Shogun Warriors (video game)

Shogun Warriors, known in Japan as Fujiyama Buster (富士山バスター, lit. "Mount Fuji Buster"), is a 1992 fighting arcade game developed by Atop and Kaneko and published in Japan by Sammy Corporation and published in North America and Europe by Kaneko. It was the first modern-fighting game based on ancient Japanese mythology (later popularized by SNK's Samurai Shodown series), and was created during the fighting game trend of the 1990s that began with Capcom's Street Fighter II. Shogun Warriors was followed by a 1994 sequel titled Blood Warrior.

Shogun Warriors
USA arcade flyer of Shogun Warriors.
USA arcade flyer of Shogun Warriors. Despite the name change, the Japanese title Fujisan Buster can still be seen on the arcade flyer.
Publisher(s)Sammy (JPN)
Kaneko (NA and EUR)
Composer(s)Tatsuya Watanabe
Yasushi Wada
Phil Nicholas
Andrew Miller
N. Shlton
Aaron Briggs
Dane Jefferies
ReleaseApril 15, 1992
Genre(s)2D Versus Fighting
Mode(s)Up to 2 players simultaneously


Shogun Warriors plays similarly to some other 2D versus fighting games during its release, which the player's character fights against his or her opponent in best two-out-of-three matches in a single player tournament mode with the computer or against another human player. It is controlled with an 8-way joystick and 4 buttons that perform weak and strong versions of punches and kicks. In one player mode, after selecting a character, the arcade randomly selects an opponent. The opponent order goes randomly and always leaves the last four bosses in a certain order. Some characters stabbed by ones armed with katanas or other sharp weapons can cause blood to spurt out, which became popularized a few months later by Midway's Mortal Kombat. The main unique feature of Shogun Warriors is its "grabbing system". When the player is grabbed by the opponent, the grabber must move the joystick left and right to make it more difficult for his opponent to escape, while the one being grabbed must rapidly press any or all buttons to make it easier to escape.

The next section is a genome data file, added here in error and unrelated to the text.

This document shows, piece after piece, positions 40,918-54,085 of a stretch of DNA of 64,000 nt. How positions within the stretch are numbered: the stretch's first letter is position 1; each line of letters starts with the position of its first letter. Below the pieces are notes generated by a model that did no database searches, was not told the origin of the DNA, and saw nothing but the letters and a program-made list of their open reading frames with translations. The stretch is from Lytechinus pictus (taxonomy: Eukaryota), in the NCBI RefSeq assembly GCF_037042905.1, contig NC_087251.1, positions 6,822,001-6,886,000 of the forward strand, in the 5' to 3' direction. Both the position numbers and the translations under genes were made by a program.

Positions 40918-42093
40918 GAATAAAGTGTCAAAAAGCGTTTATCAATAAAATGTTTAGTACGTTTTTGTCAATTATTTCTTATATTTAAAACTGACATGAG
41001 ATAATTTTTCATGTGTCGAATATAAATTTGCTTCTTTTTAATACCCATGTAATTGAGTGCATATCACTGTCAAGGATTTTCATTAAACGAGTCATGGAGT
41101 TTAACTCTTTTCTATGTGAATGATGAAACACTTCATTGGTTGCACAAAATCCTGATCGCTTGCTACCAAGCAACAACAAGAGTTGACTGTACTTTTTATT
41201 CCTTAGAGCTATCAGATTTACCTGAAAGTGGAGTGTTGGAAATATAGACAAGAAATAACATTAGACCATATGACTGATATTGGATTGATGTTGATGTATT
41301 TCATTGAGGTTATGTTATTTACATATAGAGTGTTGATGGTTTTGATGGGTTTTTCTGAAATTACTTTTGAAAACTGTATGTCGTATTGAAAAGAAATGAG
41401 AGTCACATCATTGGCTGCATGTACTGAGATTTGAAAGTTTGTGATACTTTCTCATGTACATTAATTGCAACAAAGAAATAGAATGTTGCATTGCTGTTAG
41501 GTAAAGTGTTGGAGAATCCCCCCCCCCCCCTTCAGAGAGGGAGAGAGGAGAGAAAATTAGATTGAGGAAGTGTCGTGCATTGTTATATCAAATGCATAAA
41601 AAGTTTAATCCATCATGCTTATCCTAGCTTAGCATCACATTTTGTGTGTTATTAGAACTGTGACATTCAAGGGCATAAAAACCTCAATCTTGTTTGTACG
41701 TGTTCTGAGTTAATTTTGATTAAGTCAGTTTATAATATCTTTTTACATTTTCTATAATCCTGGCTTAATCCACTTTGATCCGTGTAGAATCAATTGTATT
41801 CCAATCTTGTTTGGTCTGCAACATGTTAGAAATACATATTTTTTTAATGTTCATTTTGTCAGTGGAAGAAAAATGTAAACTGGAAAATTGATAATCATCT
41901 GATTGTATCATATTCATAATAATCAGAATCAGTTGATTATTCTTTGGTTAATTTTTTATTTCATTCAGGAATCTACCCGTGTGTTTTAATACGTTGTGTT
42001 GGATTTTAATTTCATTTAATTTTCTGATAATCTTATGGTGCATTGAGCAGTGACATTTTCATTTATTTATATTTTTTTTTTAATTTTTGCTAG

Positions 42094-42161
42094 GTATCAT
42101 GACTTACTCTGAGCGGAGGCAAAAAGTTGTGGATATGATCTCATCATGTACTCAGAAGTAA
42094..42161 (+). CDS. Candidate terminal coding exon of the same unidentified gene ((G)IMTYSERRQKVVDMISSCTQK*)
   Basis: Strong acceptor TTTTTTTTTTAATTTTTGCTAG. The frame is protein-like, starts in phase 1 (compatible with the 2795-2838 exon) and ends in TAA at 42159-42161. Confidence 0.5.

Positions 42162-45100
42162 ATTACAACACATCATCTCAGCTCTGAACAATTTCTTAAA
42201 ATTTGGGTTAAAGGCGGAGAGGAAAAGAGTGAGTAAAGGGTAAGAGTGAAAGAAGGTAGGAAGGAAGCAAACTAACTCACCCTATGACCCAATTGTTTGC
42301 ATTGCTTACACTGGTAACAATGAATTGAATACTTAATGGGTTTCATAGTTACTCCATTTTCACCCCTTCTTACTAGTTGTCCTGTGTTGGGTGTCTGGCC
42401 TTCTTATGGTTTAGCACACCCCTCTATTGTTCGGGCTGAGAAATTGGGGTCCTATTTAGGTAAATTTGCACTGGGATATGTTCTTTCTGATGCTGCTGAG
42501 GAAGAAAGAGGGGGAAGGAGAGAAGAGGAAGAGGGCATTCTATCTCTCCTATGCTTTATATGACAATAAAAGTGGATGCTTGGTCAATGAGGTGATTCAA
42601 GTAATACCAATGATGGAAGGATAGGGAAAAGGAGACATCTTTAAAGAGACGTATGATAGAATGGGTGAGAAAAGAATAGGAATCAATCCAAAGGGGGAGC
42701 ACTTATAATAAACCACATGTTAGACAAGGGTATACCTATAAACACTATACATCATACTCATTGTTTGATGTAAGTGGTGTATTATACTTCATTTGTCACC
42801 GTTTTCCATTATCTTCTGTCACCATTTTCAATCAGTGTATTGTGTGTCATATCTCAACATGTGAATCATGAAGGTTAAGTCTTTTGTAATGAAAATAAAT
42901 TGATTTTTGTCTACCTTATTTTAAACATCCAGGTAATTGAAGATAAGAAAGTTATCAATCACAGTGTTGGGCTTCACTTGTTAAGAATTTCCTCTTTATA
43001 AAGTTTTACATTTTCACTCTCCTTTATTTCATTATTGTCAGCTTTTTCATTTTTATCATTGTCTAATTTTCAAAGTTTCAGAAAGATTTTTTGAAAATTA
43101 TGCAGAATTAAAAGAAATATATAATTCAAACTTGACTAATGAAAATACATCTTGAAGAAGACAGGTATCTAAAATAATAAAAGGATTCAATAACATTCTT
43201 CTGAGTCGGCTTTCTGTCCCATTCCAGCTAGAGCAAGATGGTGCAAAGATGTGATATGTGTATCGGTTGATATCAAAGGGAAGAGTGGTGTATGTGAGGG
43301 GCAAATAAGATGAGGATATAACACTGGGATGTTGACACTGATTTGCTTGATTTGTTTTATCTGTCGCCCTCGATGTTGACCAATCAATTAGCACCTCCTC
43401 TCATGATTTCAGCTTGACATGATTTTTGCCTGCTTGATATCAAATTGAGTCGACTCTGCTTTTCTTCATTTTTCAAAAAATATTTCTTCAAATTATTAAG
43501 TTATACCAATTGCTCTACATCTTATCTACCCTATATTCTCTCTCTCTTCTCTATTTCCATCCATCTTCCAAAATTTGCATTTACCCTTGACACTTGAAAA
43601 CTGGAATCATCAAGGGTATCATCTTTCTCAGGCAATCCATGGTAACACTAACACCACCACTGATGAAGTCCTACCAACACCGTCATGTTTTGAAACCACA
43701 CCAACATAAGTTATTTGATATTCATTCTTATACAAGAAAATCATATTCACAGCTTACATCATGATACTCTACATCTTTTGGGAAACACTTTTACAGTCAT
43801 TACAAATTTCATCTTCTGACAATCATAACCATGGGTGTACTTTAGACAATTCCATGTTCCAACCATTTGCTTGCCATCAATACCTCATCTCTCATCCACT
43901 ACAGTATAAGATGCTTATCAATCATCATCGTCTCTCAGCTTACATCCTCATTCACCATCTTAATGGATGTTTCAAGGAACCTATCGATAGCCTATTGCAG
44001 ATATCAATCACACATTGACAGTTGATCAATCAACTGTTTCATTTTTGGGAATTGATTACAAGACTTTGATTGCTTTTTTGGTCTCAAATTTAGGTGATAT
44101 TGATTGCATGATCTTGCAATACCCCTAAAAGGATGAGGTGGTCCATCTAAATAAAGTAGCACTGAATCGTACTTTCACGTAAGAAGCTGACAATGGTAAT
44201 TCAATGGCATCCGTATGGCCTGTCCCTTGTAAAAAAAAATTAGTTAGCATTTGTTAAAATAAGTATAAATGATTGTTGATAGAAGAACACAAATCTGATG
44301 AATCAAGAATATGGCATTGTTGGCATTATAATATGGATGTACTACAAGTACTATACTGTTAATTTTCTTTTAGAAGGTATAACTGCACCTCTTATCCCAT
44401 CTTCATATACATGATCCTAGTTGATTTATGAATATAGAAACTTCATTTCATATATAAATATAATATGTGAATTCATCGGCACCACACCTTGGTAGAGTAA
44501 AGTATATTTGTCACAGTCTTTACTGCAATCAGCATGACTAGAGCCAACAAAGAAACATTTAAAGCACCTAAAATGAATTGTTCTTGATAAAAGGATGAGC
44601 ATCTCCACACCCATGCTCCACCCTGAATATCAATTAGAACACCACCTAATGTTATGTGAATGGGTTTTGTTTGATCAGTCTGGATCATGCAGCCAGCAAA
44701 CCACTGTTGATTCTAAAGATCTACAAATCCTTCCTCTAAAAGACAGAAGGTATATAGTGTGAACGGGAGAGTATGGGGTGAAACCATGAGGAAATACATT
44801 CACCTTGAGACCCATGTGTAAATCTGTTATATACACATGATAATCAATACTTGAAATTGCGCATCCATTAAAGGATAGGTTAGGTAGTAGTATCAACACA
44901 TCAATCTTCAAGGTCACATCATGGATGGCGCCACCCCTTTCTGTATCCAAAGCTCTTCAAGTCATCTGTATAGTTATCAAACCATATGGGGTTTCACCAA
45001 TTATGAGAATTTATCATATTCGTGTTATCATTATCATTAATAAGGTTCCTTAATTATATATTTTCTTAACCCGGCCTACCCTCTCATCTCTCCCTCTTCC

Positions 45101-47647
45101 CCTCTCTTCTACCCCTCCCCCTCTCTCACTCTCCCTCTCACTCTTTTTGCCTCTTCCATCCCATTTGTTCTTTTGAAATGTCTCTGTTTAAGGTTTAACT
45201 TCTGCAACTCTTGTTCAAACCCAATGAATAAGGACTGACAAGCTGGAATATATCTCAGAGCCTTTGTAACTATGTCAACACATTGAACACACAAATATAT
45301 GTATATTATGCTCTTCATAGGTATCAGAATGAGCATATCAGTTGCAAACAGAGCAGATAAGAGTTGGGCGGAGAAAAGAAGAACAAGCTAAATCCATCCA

There are twelve characters, each with their own fighting style and special techniques based on the ones in Japanese culture. Besides the well-known "Winners Don't Use Drugs" screen being added to the North American version, another regional difference is that the Japanese version Fujiyama Buster contains original voice samples, while the North American and Worldwide versions were dubbed in English for some characters.

  • Samurai () - His appearance, quotes and actions are based on Tōyama no Kin-san, but also have the Shimazu clan's "cross in circle" wind crest on his uniform. His Japanese voice samples were replaced with sound effects in the English versions.
  • Kappa (かっぱ) - He has the ability to extend his limbs for performing long-range basic moves. He is also the only non-human character in the game.
  • Sabu (さぶ) - Based on ancient Japanese firemen. His Japanese voice samples were later dubbed with completely different English words in the English versions.
  • Ninja (忍者) - Although his true face is revealed in his motif, he wears a mask when fighting.
  • Kabuki (歌舞伎) - While his look fully matches his occupation when fighting, his motif shows that he has fangs like a demon.
  • Sumo (相撲) - His chonmage is untied and he wears an ornamental apron labeled as "gold" ().
  • Geisya (芸者) - The only female character in the game. One of her moves is a fast-paced, one-leg spinning move.
  • Shogun (将軍) - Although he has armor, and his motif proves that he is actually a robot, he can still bleed when attacked by blades.


  • Oni (, lit. "Demon") - The first sub-boss of the game. He has fire-based attacks.
  • Tengu (天狗, lit. "heavenly dogs") - The second sub-boss of the game. Like Oni, Tengu's quotes are in English in all versions.
  • Benkei (弁慶) - The third and final sub-boss of the game. He is a sōhei who has Saitō Musashibō Benkei as his motif.
  • Goemon (五右衛門) - The final boss in the game. His appearance, victory taunts, and motif are based on Ishikawa Goemon.


In Japan, Game Machine listed Shogun Warriors on their November 1, 1992 issue as being the fifteenth most-successful table arcade unit of the year.[1]


  1. ^ "Game Machine's Best Hit Games 25 - テーブル型TVゲーム機 (Table Videos)". Game Machine (in Japanese). No. 437. Amusement Press, Inc. 1 November 1992. p. 29.

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